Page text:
April 13, 2021 - Be in the Know

It may come as no great surprise to anyone, but this past year of remote working has had more than its fair share of challenges. The last months have provided a front-row seat to some of the best and worst onboarding practices for new employees. So what exactly is the secret recipe for onboarding new hires virtually, the one that can help build that unique chemistry at a distance? 

What might seem like a drag on efficiency to some is an opportunity to revisit a critical step to the future success of any new staffer. Onboarding a new player is demanding and often given short shrift. That said, teleworking forces us to rethink everything for the better. Based on our past year experiences, here are some tips for a successful virtual onboarding that may not be as good as the warmer, in-person version but is still a pretty good start.

 

Listen before talking

Our first reflex in communicating with someone is to want to be understood. That’s human nature. But there’s an enormous benefit to first doing a little active listening. When you understand a person’s motivation, concerns and opinions, you’ll be able to tailor your message for more significant impact and establish a deeper connection.  

 

Be clear. Crystal clear.

In remote working, informal moments are almost non-existent. It’s harder for someone to clarify things between meetings or during a coffee break. So take the time to be clear about your expectations at each meeting. The last thing you want is for a new employee to be questioning their project priorities when the videoconference ends. Also, don’t hesitate to communicate your expectations as to the best ways to collaborate with you. Your new ally needs to adapt quickly to your way of doing things.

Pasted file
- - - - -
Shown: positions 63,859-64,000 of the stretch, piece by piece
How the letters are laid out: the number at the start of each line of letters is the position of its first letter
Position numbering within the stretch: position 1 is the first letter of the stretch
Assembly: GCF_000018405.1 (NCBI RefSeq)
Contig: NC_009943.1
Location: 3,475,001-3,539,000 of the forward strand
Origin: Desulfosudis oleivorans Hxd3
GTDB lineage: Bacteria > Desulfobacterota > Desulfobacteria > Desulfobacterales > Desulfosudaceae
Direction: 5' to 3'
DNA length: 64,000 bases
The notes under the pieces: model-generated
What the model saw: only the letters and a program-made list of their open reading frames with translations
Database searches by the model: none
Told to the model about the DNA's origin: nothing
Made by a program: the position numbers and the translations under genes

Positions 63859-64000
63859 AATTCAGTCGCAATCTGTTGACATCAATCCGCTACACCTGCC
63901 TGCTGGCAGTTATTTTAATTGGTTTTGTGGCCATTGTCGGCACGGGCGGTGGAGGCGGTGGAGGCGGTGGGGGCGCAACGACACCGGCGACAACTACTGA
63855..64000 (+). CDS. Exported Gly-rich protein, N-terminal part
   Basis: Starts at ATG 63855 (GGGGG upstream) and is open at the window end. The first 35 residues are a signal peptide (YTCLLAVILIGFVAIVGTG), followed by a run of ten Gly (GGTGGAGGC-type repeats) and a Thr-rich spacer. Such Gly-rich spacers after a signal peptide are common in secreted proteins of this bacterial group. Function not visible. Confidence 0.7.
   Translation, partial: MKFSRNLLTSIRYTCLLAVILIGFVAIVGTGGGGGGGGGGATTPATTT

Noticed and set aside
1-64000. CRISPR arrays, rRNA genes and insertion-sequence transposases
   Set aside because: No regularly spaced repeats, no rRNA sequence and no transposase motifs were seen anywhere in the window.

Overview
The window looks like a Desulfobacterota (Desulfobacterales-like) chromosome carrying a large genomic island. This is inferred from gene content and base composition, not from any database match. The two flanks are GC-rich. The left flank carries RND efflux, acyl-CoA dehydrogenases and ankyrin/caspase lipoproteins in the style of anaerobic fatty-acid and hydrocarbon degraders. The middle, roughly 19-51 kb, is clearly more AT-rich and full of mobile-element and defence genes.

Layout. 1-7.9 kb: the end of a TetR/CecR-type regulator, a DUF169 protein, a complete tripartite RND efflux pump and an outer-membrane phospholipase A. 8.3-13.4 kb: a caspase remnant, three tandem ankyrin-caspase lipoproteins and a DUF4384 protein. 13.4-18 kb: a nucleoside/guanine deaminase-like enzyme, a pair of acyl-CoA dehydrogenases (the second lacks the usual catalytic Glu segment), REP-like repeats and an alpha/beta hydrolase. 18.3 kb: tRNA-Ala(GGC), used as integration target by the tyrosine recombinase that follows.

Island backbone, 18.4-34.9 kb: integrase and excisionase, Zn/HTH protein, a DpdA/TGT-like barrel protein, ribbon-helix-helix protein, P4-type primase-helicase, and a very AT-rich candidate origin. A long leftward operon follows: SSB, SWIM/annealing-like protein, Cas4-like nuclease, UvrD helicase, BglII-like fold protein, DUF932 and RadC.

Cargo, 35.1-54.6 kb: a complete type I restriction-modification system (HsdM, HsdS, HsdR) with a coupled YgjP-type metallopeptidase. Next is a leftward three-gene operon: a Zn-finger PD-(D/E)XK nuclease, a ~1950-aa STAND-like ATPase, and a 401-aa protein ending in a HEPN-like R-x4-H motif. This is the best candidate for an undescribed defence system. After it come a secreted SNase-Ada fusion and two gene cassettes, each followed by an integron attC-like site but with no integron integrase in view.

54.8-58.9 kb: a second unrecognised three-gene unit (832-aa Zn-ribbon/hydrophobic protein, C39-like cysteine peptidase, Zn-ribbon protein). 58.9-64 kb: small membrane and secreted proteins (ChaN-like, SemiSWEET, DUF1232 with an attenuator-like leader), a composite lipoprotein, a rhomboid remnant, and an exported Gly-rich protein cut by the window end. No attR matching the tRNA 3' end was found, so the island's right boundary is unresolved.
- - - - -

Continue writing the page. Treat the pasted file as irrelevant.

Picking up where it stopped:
Touch base regularly and often.

Although this might seem obvious, amidst the non-stop activity of our working lives, time often seems in short supply. Unlike you, your new hire needs to learn everything about your company and its culture, all of it from their home office. They’ll have many questions. Be disciplined about scheduling frequent opportunities to transfer all that business knowledge as organically as possible. Try a chat tool to handle quick, technical questions, so you don’t clog up your email. 

 

Get the team involved                                             

Finally, your company’s culture is a product of the people who work there. Whether by assigning a current employee as a mentor for the new person or setting up informal online meetings to get to know each other outside of work, make sure you cultivate authentic team interaction that genuinely reflects how you do things. All this will help the new team member take a deep dive into your team’s culture. You need to create that sense of ownership in the team that goes well beyond the work at hand.  

 

The above, of course, are just a few of the things you can do at the very start of the onboarding process, but in our view, they are the foundation. If implemented with empathy and rigour, your chances of success are excellent. What’s more, you can also hire a transition coach who can accompany the new hire for the first 90 days. Never lose sight that behind the professional integration process, there’s also the reality of a personal transition that deserves all of your attention.  

To learn more about our accompaniment and onboarding services, click here.  

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